De Croo faces a deficit of 18.3 billion

October 07, 2020


18.3 billion. A new report from the monitoring committee makes it clear for the first time how big the structural budget deficit is that the De Croo government is facing. The aging population is a bigger factor in this than corona.

The team of top civil servants that monitors the budget already delivered an interim report in September at the request of preformers Egbert Lachaert (Open VLD) and Conner Rousseau (sp.a). That formed the basis for the government negotiations, which were brought to a successful conclusion last week. Taking into account a faster economic recovery after the first corona wave, the monitoring committee then wrote a report that looked a lot less dramatic than previous estimates.

The monitoring committee emphasizes that the uncertainty about economic growth due to corona remains very high.

In a more detailed report, the monitoring committee confirms this trend. What is new is that the structural balance has been determined for the first time since the corona outbreak. One-off measures and the effects of growth are clarified in this. This means that the numbers are independent of the impact of the corona crisis.

For 2020, the monitoring committee sets the structural deficit at EUR 13.28 billion or 3 percent of gross domestic product (GDP) and for 2021 at EUR 18.35 billion, or 3.8 percent of GDP. This increase is striking: it is not due to corona or to the coalition agreement. The newly planned policy of the De Croo government has not yet been included in this.


The relatively large increase in the structural deficit (+0.8 percentage point of GDP) is probably the result of the acceleration of aging – which will peak between 2020 and 2035 – and of the new social expenditure generated by volatile majorities in the past year. were approved in the Chamber. In recent years, the structural deterioration has been limited to 0.1 percent of GDP.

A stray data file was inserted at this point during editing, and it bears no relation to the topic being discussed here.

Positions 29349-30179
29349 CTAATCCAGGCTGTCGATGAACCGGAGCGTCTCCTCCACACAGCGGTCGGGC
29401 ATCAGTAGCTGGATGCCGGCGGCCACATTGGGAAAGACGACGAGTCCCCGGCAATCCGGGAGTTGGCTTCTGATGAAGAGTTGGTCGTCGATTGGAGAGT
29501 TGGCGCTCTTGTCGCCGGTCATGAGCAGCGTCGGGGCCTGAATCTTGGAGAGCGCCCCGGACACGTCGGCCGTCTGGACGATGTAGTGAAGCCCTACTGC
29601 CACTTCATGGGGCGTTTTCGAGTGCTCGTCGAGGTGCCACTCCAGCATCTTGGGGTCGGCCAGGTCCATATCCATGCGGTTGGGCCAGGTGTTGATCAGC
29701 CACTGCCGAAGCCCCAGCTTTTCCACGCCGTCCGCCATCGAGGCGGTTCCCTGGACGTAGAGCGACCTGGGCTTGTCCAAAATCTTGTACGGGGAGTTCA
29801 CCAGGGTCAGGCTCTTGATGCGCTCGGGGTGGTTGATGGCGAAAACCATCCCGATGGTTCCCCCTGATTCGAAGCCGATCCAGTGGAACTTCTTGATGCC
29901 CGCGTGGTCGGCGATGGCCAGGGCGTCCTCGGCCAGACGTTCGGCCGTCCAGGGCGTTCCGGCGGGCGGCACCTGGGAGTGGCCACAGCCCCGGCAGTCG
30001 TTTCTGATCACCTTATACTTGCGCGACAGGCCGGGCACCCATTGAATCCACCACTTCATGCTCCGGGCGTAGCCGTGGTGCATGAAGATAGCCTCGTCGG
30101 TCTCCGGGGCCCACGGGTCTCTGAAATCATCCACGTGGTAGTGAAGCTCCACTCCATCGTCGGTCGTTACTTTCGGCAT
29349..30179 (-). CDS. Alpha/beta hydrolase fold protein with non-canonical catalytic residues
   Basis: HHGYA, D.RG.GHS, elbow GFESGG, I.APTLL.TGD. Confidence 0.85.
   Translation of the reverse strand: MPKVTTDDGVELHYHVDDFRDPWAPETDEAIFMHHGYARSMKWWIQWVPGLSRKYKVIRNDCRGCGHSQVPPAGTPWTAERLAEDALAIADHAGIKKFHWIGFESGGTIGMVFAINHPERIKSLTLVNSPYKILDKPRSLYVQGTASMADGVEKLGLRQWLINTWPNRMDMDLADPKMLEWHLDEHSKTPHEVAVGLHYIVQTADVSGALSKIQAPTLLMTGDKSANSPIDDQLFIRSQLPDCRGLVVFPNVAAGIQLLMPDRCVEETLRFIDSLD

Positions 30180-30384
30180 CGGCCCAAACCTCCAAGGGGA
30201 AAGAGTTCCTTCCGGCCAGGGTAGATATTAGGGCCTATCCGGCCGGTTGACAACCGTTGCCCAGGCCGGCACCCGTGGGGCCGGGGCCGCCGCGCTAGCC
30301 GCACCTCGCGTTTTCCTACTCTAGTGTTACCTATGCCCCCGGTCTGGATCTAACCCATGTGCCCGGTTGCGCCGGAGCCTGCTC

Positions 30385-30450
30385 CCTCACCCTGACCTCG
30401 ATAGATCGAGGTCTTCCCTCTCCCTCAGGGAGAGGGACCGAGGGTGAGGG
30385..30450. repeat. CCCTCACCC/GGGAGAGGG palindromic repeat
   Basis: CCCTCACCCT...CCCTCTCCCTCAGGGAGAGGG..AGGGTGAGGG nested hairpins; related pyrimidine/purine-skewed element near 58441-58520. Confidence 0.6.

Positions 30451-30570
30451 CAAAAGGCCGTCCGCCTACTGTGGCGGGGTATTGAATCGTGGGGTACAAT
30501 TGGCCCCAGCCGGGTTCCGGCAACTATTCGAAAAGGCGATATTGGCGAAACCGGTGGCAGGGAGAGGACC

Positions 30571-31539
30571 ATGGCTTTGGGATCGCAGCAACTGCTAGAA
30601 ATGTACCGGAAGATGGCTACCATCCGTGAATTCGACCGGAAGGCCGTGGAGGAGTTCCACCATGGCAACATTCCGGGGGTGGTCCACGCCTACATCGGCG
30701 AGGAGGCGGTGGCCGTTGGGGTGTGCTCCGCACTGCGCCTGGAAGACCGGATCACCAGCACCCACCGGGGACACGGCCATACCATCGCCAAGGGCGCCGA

The new policy of the De Croo government has yet to be added to those figures. There is no problem for investments: they are one-off and do not impede the structural result. This is the case for the structural increase in pensions and the health care budget, the increase in the budgets for the security departments and the reduction in the burden for recruiting a first employee. At cruising speed, these together cost 3.2 billion euros. The government is countering this with 4 billion in new income and savings, but those eyes have not yet worked out. The ambition to reach 1 billion euros from the fight against fraud by 2024 alone raises eyebrows.

The monitoring committee points out that the estimates cannot be set in stone. Due to the flare-ups of the corona virus, there is a lot of uncertainty about economic growth.

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